# Sources and Monitors in Ansys Lumerical HEAT — Lesson 6

### Sources

There are two types of heat sources — Import and Uniform. They can be added to the simulation by clicking on the corresponding buttons in the Sources section under the HEAT tab. Once added they will appear as children of the Heat solver object in the Objects Tree. #### Geometry:

• DIRECTLY DEFINED: The heat source can be 2D or 3D when defined directly using the x, y, z positions and spans of the source. Only 3D sources are allowed in 3D HEAT simulations while 2D simulations accept both 2D and 3D sources. If a 3D source is used in a 2D simulation, then the input power per unit length in W/m is calculated using the length of the 3D source in the third dimension and is applied to the simulation.
• VOLUME: The source region can also be defined using reference geometries. For more information about reference geometries, please refer to the corresponding unit in this course.

#### Source parameters:

• EQUIVALENT LENGTH (µm): Defines the length of the source in the third dimension (only applicable to 2D sources). In 2D simulations, as mentioned above, the input power for the simulation has units of W/m and is calculated by dividing the "total power" value (W) with the length in the third dimension defined by this parameter.
• USE SOLVER NORM LENGTH: Only applicable to 2D sources. Enabling this option overrides the value of the "equivalent length" of the source with the "norm length" of the solver region so that the heat source and the simulation region have the same length in the third dimension.
• TOTAL POWER (W): This is the total power injected over the volume of the source in units of Watts.

#### Geometry tab:

The dimension of the imported data defines the geometry of the Import Heat source. Once the data is imported, the x, y, and z span of the source cannot be edited. However, the x, y, and z values can be used to shift the imported data to align with the desired region if necessary (setting the x, y, z values to 0,0,0 means there is no additional shift). You also have the option of applying the imported data to a specific domain using the reference geometries. In this case, only the parts of the imported data that overlap with the selected reference geometry are included in the simulation.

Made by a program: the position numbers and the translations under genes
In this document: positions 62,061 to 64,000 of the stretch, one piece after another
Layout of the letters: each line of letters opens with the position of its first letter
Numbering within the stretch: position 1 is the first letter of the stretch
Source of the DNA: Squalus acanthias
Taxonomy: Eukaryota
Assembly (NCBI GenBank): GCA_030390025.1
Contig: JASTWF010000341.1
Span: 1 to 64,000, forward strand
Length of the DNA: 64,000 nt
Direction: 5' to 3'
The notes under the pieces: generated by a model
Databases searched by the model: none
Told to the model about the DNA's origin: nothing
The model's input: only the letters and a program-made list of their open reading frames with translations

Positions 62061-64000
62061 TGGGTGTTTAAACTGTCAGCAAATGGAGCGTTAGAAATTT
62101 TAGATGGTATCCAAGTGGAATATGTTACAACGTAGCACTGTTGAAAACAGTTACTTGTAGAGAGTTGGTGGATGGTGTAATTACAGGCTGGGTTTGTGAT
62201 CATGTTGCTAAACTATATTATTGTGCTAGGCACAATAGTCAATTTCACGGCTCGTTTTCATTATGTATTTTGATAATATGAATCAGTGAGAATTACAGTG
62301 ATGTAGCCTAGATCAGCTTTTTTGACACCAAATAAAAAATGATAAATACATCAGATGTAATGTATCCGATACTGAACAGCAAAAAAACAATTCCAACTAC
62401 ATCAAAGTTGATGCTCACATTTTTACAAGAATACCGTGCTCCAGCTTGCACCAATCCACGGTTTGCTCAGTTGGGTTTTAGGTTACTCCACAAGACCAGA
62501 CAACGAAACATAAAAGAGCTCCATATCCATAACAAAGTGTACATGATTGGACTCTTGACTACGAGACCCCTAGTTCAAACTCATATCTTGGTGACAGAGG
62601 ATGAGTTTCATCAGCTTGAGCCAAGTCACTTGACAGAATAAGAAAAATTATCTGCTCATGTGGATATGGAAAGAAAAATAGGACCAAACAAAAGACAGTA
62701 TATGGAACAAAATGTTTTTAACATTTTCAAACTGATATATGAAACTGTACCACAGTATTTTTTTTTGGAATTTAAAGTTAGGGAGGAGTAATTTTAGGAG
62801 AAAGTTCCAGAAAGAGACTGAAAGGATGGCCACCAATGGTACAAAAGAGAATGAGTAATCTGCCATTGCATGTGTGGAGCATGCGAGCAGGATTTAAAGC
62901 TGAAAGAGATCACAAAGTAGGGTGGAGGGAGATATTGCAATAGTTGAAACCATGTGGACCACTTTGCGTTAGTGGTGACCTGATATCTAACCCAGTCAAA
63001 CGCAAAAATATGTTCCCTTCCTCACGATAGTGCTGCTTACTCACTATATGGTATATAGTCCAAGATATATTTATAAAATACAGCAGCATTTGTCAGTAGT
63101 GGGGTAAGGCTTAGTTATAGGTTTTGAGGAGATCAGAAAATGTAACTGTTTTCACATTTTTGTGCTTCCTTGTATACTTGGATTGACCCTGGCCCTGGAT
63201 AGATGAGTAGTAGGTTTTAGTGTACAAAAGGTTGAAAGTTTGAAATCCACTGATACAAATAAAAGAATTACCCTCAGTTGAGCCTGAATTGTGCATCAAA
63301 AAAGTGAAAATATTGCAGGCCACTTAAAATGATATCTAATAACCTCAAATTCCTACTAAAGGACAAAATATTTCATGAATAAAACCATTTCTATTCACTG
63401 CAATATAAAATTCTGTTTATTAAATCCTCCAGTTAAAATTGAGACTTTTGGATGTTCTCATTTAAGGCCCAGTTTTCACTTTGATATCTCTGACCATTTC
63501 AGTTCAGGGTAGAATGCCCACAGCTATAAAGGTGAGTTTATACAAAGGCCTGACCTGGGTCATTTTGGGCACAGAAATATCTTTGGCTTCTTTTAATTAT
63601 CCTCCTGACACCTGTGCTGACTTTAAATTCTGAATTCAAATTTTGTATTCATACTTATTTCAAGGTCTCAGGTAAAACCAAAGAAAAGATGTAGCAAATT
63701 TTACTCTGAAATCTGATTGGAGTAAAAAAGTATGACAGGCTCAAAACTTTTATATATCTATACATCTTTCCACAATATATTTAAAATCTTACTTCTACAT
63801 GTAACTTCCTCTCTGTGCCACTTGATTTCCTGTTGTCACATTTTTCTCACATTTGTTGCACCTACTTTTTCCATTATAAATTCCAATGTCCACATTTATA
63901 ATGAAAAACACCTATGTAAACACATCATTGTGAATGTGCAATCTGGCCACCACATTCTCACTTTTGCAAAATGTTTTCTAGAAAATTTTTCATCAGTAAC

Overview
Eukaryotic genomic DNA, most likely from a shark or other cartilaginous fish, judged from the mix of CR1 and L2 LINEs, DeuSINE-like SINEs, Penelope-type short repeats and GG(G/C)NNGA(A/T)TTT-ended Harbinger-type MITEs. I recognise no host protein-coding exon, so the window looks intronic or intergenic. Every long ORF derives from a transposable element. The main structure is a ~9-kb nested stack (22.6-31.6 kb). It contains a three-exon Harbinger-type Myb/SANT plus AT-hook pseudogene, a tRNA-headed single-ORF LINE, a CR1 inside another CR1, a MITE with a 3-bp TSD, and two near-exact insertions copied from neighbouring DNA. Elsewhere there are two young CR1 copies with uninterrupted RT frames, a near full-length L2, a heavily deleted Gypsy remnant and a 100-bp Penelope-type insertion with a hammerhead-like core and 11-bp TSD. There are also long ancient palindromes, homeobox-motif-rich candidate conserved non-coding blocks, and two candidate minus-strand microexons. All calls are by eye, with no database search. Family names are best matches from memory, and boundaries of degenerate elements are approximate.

#### Data tab:

This tab is used to import the heat source data. The file must be in Matlab data format (.mat) and can contain a rectangular or unstructured (finite-element) dataset. Once the file is loaded, the available datasets can be viewed, and the appropriate dataset and attribute (data) can be selected. The unit for the imported data should be in W/m3. The scale factor option can be used to increase or decrease the amount of source heat power by a multiplying factor for calibration purposes. A value of 1 for the scale factor means that the original power values in the imported data will be used.

### Monitors

There are two types of monitors available in the HEAT solver: power flow and temperature. #### General Tab:

• MONITOR TYPE: The monitor geometry can be chosen. It can be a line in any direction, a plane normal to any of the axis or a 3D monitor.
• RECORD TEMPERATURE: If enabled, the monitor records the temperature profile as well.

#### Geometry Tab:

This tab is used to define the x, y, and z positions and spans of the monitor.

#### General tab:

• MONITOR TYPE: The monitor geometry can be chosen. It can be a line in any direction, a plane normal to any of the axes or a 3D monitor.
• o SAVE DATA: If enabled, it saves the data to a .mat file. The user needs to specify a filename and location.

#### Geometry tab:

This tab is used to define the x, y, and z positions and spans of the monitor.